Sometimes the column I write for the Birmingham Post materialises online – other times it doesn’t. When it doesn’t (not sure why it doesn’t) I’ll reproduce here (although newspaper columns are such a different tone to posts on blogs).
This one was a version of the presentation I gave at wxwm2 the other week:
‘Mileage data to Inspire’
Published Monday 6th July (hey, that was my birthday!).
“Years that end in odd numbers usually make for dull sporting summers as the Olympics and the major footballing tournaments only occupy the even numbered years. However, as well as annual tournaments such as Wimbledon we do have a World Athletics Championship and The Ashes to look forward to this summer.
But given how concerned the government are with obesity levels it’ll take more than the sight of a group of blokes throwing balls at each other to persuade a nation of sport-loving couch potatoes to do something about their own health and wellbeing
All the data tells us we’re fat and we’re getting fatter. In fact not only are we fat but our kids are fat and even our pets are fat. Given the state of the economy the only thing that isn’t fat is our wallets. So what’s the approach taken to deal with this? It’s simple – an advertising campaign to remind us how fat we are that goes out of its way to blame computer games and television as the main culprits.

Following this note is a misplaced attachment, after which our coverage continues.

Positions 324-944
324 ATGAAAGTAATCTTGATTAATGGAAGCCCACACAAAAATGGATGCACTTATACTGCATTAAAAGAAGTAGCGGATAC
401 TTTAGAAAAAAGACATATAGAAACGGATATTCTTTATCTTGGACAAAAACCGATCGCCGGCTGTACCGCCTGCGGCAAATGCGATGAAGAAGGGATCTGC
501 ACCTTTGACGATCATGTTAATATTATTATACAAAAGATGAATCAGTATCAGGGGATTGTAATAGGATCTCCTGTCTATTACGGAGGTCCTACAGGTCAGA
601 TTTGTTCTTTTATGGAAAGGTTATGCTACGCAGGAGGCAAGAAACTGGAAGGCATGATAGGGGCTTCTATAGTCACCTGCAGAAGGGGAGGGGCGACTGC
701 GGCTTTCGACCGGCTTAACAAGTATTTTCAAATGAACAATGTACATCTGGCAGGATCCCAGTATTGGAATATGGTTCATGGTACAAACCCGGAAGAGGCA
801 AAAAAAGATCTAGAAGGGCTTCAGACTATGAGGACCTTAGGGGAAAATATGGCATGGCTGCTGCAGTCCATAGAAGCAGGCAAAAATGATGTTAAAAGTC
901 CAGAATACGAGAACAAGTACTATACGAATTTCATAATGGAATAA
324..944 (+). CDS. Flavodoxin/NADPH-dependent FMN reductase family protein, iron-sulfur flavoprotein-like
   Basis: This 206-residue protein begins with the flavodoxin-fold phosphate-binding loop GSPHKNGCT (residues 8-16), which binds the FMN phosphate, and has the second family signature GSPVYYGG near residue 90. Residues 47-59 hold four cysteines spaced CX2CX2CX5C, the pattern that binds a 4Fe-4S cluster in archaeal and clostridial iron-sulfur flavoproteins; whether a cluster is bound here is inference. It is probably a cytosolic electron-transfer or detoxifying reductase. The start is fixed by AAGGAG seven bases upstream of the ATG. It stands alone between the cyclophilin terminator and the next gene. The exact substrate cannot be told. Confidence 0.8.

I’m not denying that the Change for Life campaign hasn’t persuaded some people to get off their backside but there’s so much already happening that we could celebrate rather than just play a familiar blame game. Take running for example. On any random weekend there are about 50 organised amateur races happening around the UK with about 50,000 – 100,000 runners taking part. In total that’s up to a million kilometres covered. And that doesn’t even include all the people just running by themselves for training or those running around Sunday league football pitches.
Many runners use GPS watches or other devices to track routes and record mileage. Now imagine all that mileage data gathered on a single map – a map that instead of sending a dour message about our laziness would celebrate ordinary citizens’ everyday sporting activity. What a powerful message that would be that might inspire others to join in.
We’ve got an Olympics coming up in 2012 and so far the only mass participation angle seems to be focused around the Cultural Olympiad. Nothing wrong with that but amateur sport is something that gets overlooked too often. It’s a shame as it’s got the mass participation thing down to a tee in a way the arts can only dream about.
So why not badge up Sunday morning football games as ‘inspired by 2012’. Have every jogger blog, tweet or map their runs as part of a national celebration of sporting engagement leading up to 2012. A digital campaign that visualises mass participation could inspire us all to get off our backsides.”